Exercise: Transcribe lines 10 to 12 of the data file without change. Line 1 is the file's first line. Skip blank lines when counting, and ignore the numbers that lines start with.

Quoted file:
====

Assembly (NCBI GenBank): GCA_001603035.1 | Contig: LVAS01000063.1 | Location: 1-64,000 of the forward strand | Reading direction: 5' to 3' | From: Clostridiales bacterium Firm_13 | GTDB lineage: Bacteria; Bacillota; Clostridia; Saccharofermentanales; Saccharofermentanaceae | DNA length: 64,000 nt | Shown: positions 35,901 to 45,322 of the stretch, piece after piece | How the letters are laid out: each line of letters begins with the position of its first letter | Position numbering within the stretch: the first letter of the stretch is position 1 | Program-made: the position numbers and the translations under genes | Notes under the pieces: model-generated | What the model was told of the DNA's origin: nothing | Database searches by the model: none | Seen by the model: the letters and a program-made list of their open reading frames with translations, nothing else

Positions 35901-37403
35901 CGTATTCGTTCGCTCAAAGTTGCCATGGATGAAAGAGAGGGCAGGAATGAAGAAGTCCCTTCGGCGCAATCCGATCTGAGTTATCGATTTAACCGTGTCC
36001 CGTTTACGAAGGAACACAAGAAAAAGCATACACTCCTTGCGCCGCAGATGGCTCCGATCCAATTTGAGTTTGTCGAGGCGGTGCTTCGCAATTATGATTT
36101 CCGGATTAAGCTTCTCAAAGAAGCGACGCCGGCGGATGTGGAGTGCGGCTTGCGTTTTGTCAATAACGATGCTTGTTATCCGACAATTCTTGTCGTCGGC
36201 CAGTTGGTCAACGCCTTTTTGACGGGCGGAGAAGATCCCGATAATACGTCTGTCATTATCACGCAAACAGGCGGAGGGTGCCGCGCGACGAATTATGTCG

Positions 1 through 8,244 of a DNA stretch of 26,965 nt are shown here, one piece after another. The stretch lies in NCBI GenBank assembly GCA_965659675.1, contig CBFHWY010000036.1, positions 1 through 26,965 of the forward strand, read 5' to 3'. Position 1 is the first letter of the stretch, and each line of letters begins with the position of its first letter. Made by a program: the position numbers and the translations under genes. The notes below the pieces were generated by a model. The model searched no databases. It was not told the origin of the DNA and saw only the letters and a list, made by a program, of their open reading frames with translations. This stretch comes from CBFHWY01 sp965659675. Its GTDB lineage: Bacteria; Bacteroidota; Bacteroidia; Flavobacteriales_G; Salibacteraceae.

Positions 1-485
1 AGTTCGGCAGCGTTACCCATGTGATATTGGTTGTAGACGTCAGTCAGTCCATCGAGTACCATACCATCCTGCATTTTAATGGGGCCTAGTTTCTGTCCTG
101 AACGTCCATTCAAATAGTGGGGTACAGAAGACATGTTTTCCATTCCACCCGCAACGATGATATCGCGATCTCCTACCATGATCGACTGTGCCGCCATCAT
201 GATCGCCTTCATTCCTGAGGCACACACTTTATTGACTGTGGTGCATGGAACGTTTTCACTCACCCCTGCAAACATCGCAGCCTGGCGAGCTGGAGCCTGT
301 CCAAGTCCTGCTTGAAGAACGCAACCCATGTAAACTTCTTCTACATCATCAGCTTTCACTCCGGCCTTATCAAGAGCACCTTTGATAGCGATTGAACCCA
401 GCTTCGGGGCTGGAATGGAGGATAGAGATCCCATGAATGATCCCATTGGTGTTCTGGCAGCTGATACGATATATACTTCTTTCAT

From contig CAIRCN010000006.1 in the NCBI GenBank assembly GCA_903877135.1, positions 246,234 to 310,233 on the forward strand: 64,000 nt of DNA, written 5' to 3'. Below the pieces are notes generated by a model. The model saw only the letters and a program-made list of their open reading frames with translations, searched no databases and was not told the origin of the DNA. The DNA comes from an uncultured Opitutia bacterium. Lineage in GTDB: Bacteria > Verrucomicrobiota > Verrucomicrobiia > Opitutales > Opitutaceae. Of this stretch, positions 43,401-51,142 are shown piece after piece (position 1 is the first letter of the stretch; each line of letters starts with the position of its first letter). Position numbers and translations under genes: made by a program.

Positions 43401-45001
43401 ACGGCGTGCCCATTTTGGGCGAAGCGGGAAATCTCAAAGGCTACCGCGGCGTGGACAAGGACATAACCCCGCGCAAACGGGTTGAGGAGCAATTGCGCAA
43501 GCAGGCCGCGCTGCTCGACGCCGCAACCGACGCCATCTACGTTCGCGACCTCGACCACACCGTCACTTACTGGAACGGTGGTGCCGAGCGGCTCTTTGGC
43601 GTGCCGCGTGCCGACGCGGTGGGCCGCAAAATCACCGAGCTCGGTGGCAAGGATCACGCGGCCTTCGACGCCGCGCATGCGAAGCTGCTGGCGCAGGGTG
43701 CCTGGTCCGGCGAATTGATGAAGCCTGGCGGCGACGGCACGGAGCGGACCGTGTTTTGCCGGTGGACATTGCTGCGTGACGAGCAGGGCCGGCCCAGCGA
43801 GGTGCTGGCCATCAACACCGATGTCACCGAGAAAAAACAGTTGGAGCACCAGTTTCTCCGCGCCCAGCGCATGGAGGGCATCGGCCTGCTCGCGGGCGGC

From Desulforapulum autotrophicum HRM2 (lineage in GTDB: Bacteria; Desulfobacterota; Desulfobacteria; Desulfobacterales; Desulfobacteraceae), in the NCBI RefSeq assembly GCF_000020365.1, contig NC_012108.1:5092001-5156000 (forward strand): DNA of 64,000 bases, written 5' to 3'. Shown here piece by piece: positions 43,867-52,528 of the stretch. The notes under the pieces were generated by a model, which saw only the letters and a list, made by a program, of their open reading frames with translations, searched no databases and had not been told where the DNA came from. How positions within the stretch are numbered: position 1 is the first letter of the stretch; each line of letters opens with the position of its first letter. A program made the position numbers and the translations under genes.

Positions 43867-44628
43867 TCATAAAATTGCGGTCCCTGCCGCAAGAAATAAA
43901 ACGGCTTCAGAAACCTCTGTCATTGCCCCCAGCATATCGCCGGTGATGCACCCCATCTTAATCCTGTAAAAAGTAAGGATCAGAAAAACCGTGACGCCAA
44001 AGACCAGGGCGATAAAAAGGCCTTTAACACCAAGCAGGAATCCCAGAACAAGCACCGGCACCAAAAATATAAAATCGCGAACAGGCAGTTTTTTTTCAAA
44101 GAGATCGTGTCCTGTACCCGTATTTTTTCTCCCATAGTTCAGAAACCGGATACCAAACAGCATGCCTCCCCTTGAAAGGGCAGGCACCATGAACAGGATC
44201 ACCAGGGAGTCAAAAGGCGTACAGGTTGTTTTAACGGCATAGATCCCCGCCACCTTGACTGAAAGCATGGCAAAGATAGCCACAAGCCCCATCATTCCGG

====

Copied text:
101 AACGTCCATTCAAATAGTGGGGTACAGAAGACATGTTTTCCATTCCACCCGCAACGATGATATCGCGATCTCCTACCATGATCGACTGTGCCGCCATCAT
201 GATCGCCTTCATTCCTGAGGCACACACTTTATTGACTGTGGTGCATGGAACGTTTTCACTCACCCCTGCAAACATCGCAGCCTGGCGAGCTGGAGCCTGT
301 CCAAGTCCTGCTTGAAGAACGCAACCCATGTAAACTTCTTCTACATCATCAGCTTTCACTCCGGCCTTATCAAGAGCACCTTTGATAGCGATTGAACCCA